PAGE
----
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There is a great temptation to put vectors tailtotail when you go to add them.
May all the battles that you wage in your war against that temptation end with
your glorious triumph.
Vectors add headtotail.
We are about to embark on the study of the motion of a particle which does not move only along
a line.
To be sure, we will take things a step at a time and next study the motion of a particle that
stays in a plane, an imaginary flat (but not necessarily horizontal) sheet.
In considering such
motion we find that we can no longer specify the direction of a quantity that has direction by
means of a simple + or – sign as we could in the case of motion along a line.
Now, the direction
of a quantity that has direction, such as the velocity of a car moving along a horizontal surface,
might be specified in words as, for example, “in a compass direction that is 18 degrees north of
due east”.
A number, with or without a plus or minus sign, is no longer sufficient to specify the
magnitude and direction of a velocity, or an acceleration.
Enter the vector.
The vector is a
mathematical entity
1
that has both magnitude and direction.
Mathematicians have devised some operations involving vectors that pertain to physical
quantities that have magnitude and direction.
Knowing about vectors, and the mathematical
operations devised for them, comes in mighty handy in the study of physics.
We start our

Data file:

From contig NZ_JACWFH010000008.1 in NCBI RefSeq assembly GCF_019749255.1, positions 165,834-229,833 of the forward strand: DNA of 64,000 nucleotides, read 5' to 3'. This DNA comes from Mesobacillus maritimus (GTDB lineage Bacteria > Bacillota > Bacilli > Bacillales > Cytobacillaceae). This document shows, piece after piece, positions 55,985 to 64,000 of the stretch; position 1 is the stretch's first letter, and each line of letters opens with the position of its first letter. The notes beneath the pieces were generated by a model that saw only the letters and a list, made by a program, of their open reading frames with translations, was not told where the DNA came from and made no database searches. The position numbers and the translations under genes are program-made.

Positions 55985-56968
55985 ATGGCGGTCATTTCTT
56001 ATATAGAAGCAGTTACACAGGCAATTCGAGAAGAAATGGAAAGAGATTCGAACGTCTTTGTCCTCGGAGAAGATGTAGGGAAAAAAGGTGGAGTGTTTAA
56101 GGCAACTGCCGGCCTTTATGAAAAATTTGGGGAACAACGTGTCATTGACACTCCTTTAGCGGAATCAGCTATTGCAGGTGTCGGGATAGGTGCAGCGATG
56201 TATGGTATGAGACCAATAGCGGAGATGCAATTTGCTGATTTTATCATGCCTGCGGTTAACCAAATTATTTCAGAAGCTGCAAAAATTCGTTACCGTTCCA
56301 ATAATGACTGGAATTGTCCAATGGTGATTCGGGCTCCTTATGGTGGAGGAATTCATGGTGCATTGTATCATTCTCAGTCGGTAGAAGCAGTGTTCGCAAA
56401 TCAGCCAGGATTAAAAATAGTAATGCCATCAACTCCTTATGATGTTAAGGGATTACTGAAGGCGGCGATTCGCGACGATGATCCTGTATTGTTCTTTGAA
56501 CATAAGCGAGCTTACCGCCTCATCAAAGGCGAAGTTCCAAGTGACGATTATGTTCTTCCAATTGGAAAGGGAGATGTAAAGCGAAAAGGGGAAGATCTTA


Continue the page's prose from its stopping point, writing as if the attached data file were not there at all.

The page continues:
discussion of vectors by presenting a couple of different representations of vectors (graphical and
magnitudeanddirection).
Graphical Representation of a Vector
Graphically, a vector is represented by an arrow.
The magnitude of the vector is represented by
the length of the arrow and the direction of the vector is represented by which way the arrow is
pointing.
A vector variable is represented by a letter with
an arrow over it
2
as in the vector
A
.
Once we define a vector, we often need to write about the magnitude of that vector—just how
big it is as opposed to both how big and which way it is.
The magnitude of the vector
A
can be
written two ways, either
A
or
A
.
The first way makes it more obvious that we are dealing with
the magnitude of a vector (rather than some ordinary variable).
The second method is used when
it is already clear from the context that we are dealing with the magnitude of a vector.
You can
never go wrong using
A
.
A
is easier to write but the reader might think that it is an ordinary
variable rather than the magnitude of a vector.
1
An entity is just a “something”.
Thus, when we say that a vector is a mathematical entity, all we are saying is that
a vector is a mathematical “something”.
I use the word entity here because one typically uses “a something” when
one is talking about a solid object, and “an entity” when one is talking about a “nonobject” such a thought or a
ghost or, as in the case at hand, a vector.
2
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 Winter '12
 WilliamPattersonIII

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